Species lists are fundamental for knowledge of species diversity in regions subject to intense anthropogenic pressure, especially in poorly-studied ecosystems. The dataset comes from an inventory conducted in 30 fragments of Myrtaceae swamp forest, located in an agroforestry matrix landscape of the coastal La Araucanía Region in Chile. The data collection was carried out using line transect sampling, which was traced through the core of each fragment orientated towards its longest axis. The dataset provides a record of 55 species (24 trees, 1 vine [as a host], 16 herbs and 15 shrubs) including accidental epiphytes (n = 7), hemiparasites (n = 4), host (n = 10) and additionally woody debris (n = 36). The most frequent trees in the landscape were Myrceugenia exsucca (n = 36 records) and Blepharocalyx cruckshanksii (n = 33 records), species that were also the most common hosts. Drimys winteri was a companion species, other trees and shrubs generally being rarely observed, as was the case of the introduced species ( Prunus avium , Rubus constrictus and Ulex europaeus ). Branches were the most common microhabitat for hemiparasites. Within this group, Lepidoceras chilense was the most frequent species. For accidental epiphytes, Drimys winteri , which commonly grows on the ground (soil), were the most common species found in the main trunk crotch. Some unusual observations were the climber Cissus striata as host of Tristerix corymbosus (hemiparasite) and Tristerix corymbosus as host of Lepidoceras chilense (hemiparasite).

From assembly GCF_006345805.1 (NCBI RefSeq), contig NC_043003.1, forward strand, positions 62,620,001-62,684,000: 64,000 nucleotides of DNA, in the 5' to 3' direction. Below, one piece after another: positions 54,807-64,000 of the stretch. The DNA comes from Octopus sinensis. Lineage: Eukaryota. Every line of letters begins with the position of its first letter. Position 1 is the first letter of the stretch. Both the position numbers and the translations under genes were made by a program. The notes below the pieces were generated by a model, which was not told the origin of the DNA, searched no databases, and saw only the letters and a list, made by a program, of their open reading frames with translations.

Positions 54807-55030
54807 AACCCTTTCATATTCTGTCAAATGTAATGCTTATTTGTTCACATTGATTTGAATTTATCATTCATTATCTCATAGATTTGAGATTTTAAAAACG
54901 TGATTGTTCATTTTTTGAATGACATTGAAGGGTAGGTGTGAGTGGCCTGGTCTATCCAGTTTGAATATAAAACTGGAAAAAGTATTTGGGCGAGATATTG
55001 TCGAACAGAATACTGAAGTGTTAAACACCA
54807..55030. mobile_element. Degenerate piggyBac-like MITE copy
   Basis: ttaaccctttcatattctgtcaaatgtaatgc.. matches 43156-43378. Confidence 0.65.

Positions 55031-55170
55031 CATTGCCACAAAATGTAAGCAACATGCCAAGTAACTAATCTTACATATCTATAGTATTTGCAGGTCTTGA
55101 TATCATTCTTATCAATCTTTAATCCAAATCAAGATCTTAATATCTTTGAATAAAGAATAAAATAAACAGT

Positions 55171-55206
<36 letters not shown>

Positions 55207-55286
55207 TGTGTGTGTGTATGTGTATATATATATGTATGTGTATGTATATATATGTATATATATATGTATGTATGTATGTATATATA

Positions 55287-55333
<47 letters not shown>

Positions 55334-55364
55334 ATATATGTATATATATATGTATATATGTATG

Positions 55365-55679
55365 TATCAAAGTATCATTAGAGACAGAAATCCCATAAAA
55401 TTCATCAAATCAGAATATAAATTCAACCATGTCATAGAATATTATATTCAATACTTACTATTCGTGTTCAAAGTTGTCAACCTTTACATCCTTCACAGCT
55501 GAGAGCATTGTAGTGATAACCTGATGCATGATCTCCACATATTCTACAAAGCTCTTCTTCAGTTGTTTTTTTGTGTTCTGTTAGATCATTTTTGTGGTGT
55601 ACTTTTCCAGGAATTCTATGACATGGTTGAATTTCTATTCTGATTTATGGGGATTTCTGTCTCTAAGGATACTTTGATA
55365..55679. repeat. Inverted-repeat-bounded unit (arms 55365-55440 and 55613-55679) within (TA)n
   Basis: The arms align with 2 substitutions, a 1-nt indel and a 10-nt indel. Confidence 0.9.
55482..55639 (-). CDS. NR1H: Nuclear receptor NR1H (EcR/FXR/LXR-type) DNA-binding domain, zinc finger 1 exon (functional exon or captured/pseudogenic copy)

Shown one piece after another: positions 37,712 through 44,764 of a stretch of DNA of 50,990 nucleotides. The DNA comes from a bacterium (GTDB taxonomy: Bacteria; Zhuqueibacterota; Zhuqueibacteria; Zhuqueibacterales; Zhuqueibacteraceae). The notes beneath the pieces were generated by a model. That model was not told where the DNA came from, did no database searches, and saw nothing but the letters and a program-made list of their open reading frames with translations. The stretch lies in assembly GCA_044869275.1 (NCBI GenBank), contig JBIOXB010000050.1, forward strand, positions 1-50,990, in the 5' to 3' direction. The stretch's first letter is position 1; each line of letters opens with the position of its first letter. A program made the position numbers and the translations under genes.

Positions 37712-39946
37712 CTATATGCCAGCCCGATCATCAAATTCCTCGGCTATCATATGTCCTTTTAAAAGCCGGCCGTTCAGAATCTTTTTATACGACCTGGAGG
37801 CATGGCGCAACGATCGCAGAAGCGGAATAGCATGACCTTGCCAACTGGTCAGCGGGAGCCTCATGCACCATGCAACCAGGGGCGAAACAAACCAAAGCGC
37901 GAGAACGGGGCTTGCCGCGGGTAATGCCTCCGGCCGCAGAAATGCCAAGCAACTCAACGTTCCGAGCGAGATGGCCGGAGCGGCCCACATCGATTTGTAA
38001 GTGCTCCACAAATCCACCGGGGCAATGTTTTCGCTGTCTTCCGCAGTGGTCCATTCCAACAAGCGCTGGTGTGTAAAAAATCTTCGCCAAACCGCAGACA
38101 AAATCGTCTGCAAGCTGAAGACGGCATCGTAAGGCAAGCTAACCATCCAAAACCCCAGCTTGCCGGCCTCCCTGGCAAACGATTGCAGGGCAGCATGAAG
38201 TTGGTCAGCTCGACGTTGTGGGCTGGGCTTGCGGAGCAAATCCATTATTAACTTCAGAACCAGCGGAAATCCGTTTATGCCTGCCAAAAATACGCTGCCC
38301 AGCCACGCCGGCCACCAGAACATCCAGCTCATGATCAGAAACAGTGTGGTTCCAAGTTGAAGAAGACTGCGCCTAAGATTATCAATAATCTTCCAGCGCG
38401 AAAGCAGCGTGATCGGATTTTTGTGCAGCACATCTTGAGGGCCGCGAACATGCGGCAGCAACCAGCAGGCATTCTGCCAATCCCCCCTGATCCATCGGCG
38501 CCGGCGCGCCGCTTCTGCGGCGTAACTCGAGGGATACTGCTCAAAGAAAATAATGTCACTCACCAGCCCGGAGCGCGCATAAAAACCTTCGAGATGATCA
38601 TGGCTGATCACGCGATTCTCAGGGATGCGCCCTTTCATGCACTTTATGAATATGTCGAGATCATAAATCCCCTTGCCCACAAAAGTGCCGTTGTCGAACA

This study represents a landscape-scale sample of the swamp forest, which is distributed in a dispersed pattern over a large stretch of Chile. The data were collected from 30 forest patches (from 0.05 to 936 ha), located on the coast of the Araucanía. The database includes the presence of 55 species of vascular plants in 356 records. The main novelty of this contribution is the systematic classification of species under six traits, never before reported in the same database: (i) condition (coarse woody debris, fallen log, live, snag), (ii) habit (herb, shrub, tree), (iii) growth microhabitat (e.g. tree trunk, branch, main trunk crotch), (iv) growth form (accidental epiphyte, hemiparasite, terricolous, vegetative), (v) host species (as appropriate) and (vi) relative location of the species in the sampled patch and surrounding areas (core, border, matrix). Species not previously observed in these forests were: Gavilea spp., Hieracium spp., Lophosoria quadripinnata , Berberis actinacantha , Gaultheria phillyreifolia , Ovidia pillo-pillo , Amomyrtus meli and Caldcluvia paniculata . In addition, two introduced species are novelties for the catalogue of vascular plants of Chile ( Cupressus macrocarpa and Prunus avium ). Several of these ecosystem traits are indeed new reports for these types of forests (e.g. accidental epiphytes, fallen logs, species-host relationship); at the same time, more frequent data (i.e. species composition, habit) are found in different contributions, making the comprehensive process of analysis difficult. Accordingly, the database is made available in this manuscript.